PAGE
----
SENEGAL: No room for 'thousands' of studentsWal Fadjri of Dakar.
The government had planned under its education programme to build primary and secondary schools, but had not made provision in higher education for additional new students.
Despite construction of three new universities, every year thousands of young people have been forced to abandon studies because there was no room for them - even though education funding, which represented 40% of the national budget outside debt repayments, had never been higher, said Wal Fadjri.
The paper quoted estimates that five months after the start of the academic year there were still at least 1,000 new students with no courses assigned to them, out of 30,000 who had qualified last year for higher studies. This was despite promises from the Minister for Higher education, Regional University Colleges and Scientific Research, Amadou Tidiane Bâ, that everyone would be found a university place .
Jean Benoît Diouf, president of the graduate association in UCAD's law and political sciences faculty, told the paper he received calls from unplaced students every day.
The law faculty had taken on many students, lecture-halls were full, and students were sitting behind their teachers' desks and in the aisles for their courses. It had accepted nearly 4,500 freshers this year, he said. He blamed the faculty of humanities and social sciences for not taking its share of students.
He estimated there could be nearly 12,000 first-year law students, including those repeating the year, whereas the lecture-hall had capacity for only 1,500, said Diouf.
He warned that if the newly qualified youngsters were not found places within two weeks, "we will empty the university of Dakar for an unlimited strike".
In another article Wal Fadjri reported how UCAD's mediator, Boubacar Diop dit Buuba, and his team were trying to cope. "There's not a day passes without students coming to say they have been allocated no place, or parents telling me their children have no place," he told the paper.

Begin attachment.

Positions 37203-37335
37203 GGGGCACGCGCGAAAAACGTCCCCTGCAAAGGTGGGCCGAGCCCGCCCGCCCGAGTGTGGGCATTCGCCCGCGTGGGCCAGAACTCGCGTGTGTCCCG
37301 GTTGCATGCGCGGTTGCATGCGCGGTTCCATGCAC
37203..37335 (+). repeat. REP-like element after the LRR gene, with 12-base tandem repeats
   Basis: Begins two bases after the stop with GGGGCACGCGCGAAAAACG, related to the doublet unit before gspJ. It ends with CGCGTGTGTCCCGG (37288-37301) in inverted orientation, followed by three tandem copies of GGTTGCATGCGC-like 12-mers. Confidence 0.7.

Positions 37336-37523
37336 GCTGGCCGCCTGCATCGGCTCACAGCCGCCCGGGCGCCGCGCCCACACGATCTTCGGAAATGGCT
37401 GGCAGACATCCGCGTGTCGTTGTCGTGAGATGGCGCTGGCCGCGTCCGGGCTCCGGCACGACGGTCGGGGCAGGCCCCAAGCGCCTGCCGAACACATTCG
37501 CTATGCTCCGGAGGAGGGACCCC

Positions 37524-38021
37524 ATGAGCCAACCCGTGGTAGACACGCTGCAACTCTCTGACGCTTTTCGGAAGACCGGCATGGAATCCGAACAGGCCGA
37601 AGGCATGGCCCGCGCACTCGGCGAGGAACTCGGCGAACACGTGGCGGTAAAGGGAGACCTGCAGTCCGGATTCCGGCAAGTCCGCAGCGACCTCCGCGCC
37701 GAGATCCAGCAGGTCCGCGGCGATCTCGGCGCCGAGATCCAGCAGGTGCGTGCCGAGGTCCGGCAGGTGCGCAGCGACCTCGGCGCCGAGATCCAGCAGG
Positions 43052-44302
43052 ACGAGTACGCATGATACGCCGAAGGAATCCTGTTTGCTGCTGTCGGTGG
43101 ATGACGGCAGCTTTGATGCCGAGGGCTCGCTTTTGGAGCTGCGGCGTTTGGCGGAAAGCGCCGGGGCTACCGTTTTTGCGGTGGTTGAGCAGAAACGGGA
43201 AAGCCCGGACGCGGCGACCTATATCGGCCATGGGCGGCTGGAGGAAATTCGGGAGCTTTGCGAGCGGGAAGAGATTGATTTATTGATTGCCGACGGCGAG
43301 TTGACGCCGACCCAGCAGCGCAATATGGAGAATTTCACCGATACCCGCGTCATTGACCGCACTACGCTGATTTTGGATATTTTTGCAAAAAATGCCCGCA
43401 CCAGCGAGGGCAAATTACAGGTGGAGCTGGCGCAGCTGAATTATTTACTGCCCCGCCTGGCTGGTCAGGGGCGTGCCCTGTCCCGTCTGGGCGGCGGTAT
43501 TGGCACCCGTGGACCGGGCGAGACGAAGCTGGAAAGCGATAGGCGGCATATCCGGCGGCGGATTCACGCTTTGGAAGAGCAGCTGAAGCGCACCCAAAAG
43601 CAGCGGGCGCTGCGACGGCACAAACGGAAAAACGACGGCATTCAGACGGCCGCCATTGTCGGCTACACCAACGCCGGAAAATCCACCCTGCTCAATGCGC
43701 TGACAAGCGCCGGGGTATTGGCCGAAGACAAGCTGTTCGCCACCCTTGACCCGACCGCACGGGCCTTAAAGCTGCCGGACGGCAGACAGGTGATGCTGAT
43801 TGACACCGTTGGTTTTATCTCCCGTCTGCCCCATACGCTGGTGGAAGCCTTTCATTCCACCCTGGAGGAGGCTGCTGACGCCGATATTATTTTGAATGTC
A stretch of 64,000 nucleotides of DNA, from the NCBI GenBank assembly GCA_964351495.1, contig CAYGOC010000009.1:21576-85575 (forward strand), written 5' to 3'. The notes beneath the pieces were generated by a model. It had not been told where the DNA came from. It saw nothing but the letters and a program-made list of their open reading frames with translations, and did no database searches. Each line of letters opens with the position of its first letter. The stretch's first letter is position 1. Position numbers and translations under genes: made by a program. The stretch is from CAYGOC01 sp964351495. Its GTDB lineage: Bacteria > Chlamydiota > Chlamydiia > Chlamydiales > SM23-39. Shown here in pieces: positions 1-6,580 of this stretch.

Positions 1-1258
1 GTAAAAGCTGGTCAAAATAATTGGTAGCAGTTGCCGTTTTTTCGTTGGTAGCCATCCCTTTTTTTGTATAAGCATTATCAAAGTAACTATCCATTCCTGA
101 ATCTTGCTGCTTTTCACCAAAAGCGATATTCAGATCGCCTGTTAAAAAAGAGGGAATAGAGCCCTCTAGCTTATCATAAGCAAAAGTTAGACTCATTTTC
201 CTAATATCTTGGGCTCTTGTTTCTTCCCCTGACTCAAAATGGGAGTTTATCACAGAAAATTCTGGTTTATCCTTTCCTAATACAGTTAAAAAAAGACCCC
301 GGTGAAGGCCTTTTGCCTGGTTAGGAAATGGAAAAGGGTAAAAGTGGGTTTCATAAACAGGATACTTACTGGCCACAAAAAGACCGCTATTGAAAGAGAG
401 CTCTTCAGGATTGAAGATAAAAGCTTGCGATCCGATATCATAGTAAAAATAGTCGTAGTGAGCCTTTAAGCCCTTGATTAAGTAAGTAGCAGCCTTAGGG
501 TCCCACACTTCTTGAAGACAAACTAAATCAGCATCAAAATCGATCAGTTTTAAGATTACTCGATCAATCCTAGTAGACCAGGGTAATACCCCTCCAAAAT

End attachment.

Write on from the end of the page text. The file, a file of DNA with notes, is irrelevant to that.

Not only were they this year's students, but those from last year too; the situation was "pathetic", he said.
"Last year we were placing students until March with the understanding of colleagues who, for the sake of peace and quiet, suggested that the cases of last year's students should be looked at this year." But although lists of unplaced students had been passed to the university's management, which had proposed sending them to private institutions, he lacked feedback about which students found places and which did not.
The debate on the problems should be widened, he said, and resources for the new universities should be increased.
Deputy mediator Ibrahim Eloi Sarr added that private institutions, which were subsidised by the state, should be bound to accept "at least nearly 1,000 school-leavers for short professionally oriented courses".
He said the absence in Senegal of centralised records of student places in higher education institutions encouraged double enrolments by students who claimed state grants and benefits when they registered at UCAD and used the money to pay for private courses, without giving up their place at UCAD.
Sarr also warned of a 'timebomb' of thousands of cartouchards - students who had failed their first year twice and lost their right to enrol again, but did not want to leave the university.
* This article is drawn from local media. University World News cannot vouch for the accuracy of the original report.